I’ve been stuck many times. Even after an idea is formulated, I can get snagged on a plot element that must be worked through. When I’m stuck I keep working. I’m afraid to give in to a block for fear the idea will vanish altogether.
“I know you wrote when your children were young and was wondering if you had any advice for me?”
It’s not easy! Believe me, I know. The only advice I have is that you try and set aside some time each day. It may only be an hour or two, but “commit” that time to your writing. It takes some time management but if your drive is strong enough, it can overcome even potty training!
“I’d like to know what your favorite reference books are and what you consider must-haves?”
“How to Write Bestselling Fiction” by Dean Koontz. This book is, unfortunately, out of print and very hard to find.
“On Writing” by Stephen King.
“Techniques of the Selling Writer” by Dwight Swain, University of Oklahoma Press. “Conflict, Action and Suspense” by William Noble and
“The Hero’s Journey” by Christopher Vogler.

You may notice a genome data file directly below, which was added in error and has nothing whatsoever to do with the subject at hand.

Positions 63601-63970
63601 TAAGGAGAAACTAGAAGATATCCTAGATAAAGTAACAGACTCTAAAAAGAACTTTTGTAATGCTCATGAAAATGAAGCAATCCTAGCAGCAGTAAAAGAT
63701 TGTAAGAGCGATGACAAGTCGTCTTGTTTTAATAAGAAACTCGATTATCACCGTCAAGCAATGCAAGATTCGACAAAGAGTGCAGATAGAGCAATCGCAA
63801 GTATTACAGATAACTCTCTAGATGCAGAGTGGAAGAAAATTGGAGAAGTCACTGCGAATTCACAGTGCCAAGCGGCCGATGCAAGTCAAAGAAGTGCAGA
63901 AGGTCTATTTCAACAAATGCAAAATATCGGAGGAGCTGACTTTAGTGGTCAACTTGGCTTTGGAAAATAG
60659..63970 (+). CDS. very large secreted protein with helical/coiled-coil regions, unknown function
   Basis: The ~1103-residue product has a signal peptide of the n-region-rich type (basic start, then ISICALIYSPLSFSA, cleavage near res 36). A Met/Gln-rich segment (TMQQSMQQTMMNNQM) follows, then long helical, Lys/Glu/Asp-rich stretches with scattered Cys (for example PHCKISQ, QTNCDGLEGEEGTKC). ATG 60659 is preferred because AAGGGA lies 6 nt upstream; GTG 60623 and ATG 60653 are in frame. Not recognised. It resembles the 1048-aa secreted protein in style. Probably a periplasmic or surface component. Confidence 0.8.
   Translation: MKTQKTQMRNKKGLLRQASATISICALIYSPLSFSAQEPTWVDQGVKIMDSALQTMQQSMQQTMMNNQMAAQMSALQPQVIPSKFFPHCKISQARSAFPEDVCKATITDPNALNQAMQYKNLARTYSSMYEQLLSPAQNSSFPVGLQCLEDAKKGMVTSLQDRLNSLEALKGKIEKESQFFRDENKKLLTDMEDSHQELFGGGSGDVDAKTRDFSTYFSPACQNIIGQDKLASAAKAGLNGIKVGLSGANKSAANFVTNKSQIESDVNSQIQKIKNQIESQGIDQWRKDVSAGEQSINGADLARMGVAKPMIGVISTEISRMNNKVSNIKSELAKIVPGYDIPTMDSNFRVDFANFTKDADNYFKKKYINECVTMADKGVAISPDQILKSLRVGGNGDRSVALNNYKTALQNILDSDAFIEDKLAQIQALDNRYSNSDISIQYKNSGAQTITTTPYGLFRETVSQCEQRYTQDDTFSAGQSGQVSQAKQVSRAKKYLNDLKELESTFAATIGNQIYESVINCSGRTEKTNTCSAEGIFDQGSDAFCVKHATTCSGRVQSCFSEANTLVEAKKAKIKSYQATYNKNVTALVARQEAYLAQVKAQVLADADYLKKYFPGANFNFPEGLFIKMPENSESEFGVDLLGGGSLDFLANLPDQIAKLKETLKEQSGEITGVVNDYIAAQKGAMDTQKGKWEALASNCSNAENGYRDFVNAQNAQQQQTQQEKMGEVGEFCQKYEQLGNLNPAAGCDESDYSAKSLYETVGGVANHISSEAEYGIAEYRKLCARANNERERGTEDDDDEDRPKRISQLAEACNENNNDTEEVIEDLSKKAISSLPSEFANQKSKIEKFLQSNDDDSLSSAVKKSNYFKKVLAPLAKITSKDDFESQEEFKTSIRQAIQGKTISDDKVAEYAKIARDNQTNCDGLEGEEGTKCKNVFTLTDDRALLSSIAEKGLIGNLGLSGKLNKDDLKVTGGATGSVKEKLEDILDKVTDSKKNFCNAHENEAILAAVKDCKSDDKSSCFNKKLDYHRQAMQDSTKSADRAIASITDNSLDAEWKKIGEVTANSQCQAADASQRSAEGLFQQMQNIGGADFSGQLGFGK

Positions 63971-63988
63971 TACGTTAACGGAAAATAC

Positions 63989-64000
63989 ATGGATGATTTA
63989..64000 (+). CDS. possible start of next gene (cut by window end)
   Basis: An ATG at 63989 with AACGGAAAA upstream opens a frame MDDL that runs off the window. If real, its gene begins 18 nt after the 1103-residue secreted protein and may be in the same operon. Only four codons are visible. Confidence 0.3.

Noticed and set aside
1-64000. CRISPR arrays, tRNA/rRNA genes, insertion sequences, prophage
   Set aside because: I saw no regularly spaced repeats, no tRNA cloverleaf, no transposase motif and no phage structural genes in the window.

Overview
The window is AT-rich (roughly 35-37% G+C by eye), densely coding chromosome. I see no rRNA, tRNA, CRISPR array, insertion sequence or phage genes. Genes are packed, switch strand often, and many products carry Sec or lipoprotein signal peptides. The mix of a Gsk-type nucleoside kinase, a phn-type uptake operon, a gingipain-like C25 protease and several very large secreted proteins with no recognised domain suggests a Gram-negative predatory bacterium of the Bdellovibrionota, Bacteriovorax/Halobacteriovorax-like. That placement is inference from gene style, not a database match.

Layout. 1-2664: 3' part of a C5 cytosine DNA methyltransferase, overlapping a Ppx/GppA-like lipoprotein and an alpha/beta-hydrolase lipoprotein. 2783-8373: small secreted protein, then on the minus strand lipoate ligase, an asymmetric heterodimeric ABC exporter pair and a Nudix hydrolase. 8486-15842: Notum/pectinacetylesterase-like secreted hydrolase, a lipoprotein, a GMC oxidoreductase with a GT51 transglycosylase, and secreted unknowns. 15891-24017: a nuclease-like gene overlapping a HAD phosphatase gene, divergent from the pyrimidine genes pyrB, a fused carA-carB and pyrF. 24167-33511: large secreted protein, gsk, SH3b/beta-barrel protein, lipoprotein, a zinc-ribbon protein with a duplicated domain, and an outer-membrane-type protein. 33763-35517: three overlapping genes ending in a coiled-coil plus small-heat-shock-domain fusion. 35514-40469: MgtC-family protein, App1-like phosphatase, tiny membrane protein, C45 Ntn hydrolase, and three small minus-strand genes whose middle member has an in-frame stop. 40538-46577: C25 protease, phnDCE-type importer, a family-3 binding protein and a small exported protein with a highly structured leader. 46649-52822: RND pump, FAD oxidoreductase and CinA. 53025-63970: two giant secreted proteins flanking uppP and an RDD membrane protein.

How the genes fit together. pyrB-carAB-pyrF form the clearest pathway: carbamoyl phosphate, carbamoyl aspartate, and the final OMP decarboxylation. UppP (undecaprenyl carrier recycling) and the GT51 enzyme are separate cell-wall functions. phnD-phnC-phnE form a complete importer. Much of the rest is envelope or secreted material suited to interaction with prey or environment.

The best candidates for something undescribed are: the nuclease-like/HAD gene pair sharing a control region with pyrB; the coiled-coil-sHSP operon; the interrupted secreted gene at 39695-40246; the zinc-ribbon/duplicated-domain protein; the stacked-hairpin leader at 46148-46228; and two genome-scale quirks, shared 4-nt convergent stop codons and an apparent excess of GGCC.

“I’m in the middle of writing my first book, and I know how I want to end the book and how things will add up, but I can’t seem to find anything to put in between ?”
You want to try and avoid that mid-book slump, which is a common pitfall. Throw something terrible at your main character, something that will jar both the character and your readers and make them want to see it through to the end.
“When you start a new book, do you write an outline or just frewrite a rought draft first?”
I use a combination of both methods. I write a 10-15 page synopsis for my editor and publisher. This forces me to have the plot in place before I begin. I know the problem and how it will be solved. Then I put the synopsis away and rarely consult it again. As I write the first draft, I allow myself, as well as my characters, a bit of leeway.